Russia needs to know there are "consequences" for intervening in elections, Haley says

Extended interview: Nikki Haley, June 4
Extended interview: Nikki Haley, June 4 10:29

U.S. Ambassador to the United Nations Nikki Haley said that the international community is "concerned" about Russian election meddling -- and that Russia should know there are "consequences" for interfering in U.S. elections. 

"I can tell you the international community is concerned about Russia's meddling within all of their elections," Haley said on CBS News' "Face the Nation" in an interview airing Sunday. "But they're concerned about Russia for a lot of reasons. And so we'll continue to keep our eye on them. And when we can work with them, we want to try and do that. But when we can't, we're going to hold the line."

That's a slightly different tone than Haley took in an April interview with "Face the Nation."

"No one's talking to me about that," Haley said at the time about Russian election meddling. "What we have talked about is obviously Russia's influence in Ukraine, in which we've been very loud against. You know, talking about Crimea. We've also talked about how Russia needs to help move the Iranian influence out of Syria, how we need to be working on getting ISIS out. Those are the things that are being talked about at the United Nations."

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In this more recent interview, Haley -- when asked why sanctions aren't being imposed on Russia despite reports of election meddling in the U.S. and attempts to meddle in NATO countries -- emphasized the U.S. isn't going easy on Russia. 

"Well, I think that, you know, they're going through the motions of the investigation," Haley said. "I could tell you we've taken actions against Russia in the security council. We've stood strong on the sanctions in their situations with Ukraine. We called them out in their association with the Assad regime."

"We're going continue to call them out as we need to," Haley continued. "At the same time, we are trying to see if we can have talks with them on how to better come in line in the Syrian conflict. We're working with them on counterterrorism. But if we see Russia doing anything wrong, we're going to tell them."

Haley said that she will support whatever Congress decides to do in terms of sanctions against Russia.

"I support whatever Congress comes up with," Haley said. "I mean, I think that, you know, we don't ever want to see a country meddling in our elections. It's a serious thing. I think that we know the vote was not changed because of the meddling of Russia. But it doesn't make it right. And I think that at the end of the day Russia needs to know that there are consequences when they get involved in our election."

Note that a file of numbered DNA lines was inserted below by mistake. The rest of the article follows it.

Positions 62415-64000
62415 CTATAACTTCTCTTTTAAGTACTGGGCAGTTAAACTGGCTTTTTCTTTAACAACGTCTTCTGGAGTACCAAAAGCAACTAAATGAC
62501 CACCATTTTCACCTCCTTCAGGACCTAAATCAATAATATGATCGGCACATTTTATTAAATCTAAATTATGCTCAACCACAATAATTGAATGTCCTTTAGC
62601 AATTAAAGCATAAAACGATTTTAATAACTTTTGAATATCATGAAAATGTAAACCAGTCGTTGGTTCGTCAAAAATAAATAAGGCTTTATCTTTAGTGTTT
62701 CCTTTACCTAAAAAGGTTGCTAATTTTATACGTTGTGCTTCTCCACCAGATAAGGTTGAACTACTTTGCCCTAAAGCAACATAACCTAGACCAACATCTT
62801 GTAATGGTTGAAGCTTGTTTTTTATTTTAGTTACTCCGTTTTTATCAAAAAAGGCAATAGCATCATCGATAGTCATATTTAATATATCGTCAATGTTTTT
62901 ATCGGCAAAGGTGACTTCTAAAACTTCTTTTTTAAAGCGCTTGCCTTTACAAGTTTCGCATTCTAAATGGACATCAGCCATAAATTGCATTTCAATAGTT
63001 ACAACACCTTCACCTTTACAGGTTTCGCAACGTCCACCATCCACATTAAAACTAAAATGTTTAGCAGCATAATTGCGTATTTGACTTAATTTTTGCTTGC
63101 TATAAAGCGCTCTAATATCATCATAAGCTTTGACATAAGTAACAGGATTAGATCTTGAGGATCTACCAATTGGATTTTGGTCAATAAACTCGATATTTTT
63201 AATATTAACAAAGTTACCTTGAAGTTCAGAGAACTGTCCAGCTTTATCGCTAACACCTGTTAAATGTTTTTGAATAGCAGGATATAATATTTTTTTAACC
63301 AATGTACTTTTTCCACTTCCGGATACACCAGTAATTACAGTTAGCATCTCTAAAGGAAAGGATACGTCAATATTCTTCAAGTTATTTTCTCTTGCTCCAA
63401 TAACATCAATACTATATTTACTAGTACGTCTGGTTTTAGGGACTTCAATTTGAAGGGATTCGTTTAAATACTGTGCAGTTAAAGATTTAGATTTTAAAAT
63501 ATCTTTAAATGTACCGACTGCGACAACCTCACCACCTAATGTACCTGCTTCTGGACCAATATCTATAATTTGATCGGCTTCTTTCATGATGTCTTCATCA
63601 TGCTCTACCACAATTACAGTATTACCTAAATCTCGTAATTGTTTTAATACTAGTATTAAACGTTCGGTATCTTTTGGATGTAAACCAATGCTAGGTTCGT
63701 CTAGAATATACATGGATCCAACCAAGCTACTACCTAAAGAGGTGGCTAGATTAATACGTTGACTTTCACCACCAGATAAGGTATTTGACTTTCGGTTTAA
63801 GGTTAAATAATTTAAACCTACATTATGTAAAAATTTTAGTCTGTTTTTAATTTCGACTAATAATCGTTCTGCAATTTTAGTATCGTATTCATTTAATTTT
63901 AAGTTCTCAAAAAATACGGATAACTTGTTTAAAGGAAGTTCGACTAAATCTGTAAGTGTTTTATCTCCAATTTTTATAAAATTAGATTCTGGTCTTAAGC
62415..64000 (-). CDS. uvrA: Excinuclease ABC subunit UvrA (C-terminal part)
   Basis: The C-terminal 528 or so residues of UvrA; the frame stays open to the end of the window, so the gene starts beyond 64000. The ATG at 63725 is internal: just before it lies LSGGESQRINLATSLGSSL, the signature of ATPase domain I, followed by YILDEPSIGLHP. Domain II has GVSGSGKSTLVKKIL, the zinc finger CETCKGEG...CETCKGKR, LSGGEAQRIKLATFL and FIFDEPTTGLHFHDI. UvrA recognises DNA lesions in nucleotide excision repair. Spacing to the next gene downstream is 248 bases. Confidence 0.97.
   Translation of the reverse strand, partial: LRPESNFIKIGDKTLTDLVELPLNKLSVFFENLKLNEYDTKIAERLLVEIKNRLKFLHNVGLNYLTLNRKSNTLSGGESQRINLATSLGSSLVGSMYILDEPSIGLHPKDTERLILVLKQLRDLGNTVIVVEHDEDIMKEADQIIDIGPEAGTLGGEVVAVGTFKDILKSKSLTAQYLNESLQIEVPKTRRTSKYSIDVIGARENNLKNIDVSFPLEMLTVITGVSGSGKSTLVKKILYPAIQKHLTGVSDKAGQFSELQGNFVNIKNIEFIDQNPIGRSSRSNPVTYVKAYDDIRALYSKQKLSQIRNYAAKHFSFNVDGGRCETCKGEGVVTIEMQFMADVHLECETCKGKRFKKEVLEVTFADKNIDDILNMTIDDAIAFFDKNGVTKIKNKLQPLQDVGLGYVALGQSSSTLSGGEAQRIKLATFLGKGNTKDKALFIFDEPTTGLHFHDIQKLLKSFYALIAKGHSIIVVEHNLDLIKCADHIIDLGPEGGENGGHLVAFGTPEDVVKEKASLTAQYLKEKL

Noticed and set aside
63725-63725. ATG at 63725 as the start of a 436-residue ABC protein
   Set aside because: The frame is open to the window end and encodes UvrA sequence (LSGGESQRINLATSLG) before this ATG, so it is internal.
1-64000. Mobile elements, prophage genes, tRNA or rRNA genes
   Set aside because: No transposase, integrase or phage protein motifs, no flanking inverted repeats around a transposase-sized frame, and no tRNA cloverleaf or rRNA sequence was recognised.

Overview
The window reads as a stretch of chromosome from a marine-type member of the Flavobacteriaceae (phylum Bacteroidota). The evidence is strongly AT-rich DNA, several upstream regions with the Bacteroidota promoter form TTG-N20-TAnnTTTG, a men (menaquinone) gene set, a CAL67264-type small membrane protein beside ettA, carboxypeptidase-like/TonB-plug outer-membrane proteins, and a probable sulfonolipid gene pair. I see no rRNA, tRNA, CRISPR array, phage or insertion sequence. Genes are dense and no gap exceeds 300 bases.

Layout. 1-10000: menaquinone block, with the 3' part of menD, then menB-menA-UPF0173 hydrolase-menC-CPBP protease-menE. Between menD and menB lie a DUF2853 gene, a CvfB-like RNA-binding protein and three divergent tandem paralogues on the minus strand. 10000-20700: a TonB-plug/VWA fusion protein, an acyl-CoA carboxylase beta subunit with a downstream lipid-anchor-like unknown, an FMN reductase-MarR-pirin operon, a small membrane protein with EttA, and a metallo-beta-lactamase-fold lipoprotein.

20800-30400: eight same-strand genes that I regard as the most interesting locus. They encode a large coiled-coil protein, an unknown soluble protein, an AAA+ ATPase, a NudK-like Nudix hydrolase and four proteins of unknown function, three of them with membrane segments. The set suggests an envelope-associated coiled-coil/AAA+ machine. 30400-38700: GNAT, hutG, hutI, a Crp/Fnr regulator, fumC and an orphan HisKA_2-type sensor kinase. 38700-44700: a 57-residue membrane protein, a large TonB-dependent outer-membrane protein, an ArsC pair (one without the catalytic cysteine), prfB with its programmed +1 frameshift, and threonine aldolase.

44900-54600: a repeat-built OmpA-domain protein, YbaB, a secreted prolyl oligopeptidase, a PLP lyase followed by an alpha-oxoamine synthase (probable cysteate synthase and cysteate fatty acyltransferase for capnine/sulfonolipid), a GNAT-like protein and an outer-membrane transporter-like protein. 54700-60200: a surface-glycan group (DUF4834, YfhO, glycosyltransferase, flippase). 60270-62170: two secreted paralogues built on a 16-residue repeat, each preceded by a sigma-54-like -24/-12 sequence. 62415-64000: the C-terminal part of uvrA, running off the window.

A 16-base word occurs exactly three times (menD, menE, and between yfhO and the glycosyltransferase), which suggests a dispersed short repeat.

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Multiple Russia-related developments have emerged since "Face the Nation" last interviewed Haley. President Donald Trump fired FBI Director James Comey, who was in charge of the Russia investigation. Deputy Attorney General Rod Rosenstein appointed former FBI Director Robert Mueller to oversee the FBI's Russia probe as a special prosecutor. Mr. Trump relayed "inappropriate" and potentially highly classified information to Russian diplomats. And Jared Kushner, the president's son-in-law and senior adviser, is under FBI scrutiny for his contacts with Russian officials.

Pressure is mounting on U.S. officials to take a tougher stance on Russia, even as Mr. Trump himself is reluctant to criticize the Kremlin and Russian President Vladimir Putin.

The FBI and congressional investigations into Russian election meddling also appear to be gaining steam. On Thursday, the Senate Intelligence Committee is set to hear testimony from Comey, and will soon receive some subpoenaed documents from embattled former National Security Adviser Michael Flynn. Flynn was forced out of the White House in February, after misleading Vice President Mike Pence about his contacts with the Russian ambassador. 

Haley had tough words for another country in the news: North Korea. Tensions between the U.S. and North Korea continue to mount, as the country tests its missile program. The temperature of the North Korea situation right now is "volatile," Haley said.

"I think what you can see is that we have worked very closely with China," Haley said. "China has really stood up in putting the pressure on North Korea. And yesterday the security council voted to increase sanctions on individuals and entities that are related to those ballistic missile tests."

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    Kathryn Watson

    Kathryn Watson is a politics reporter for CBS News Digital based in Washington, D.C.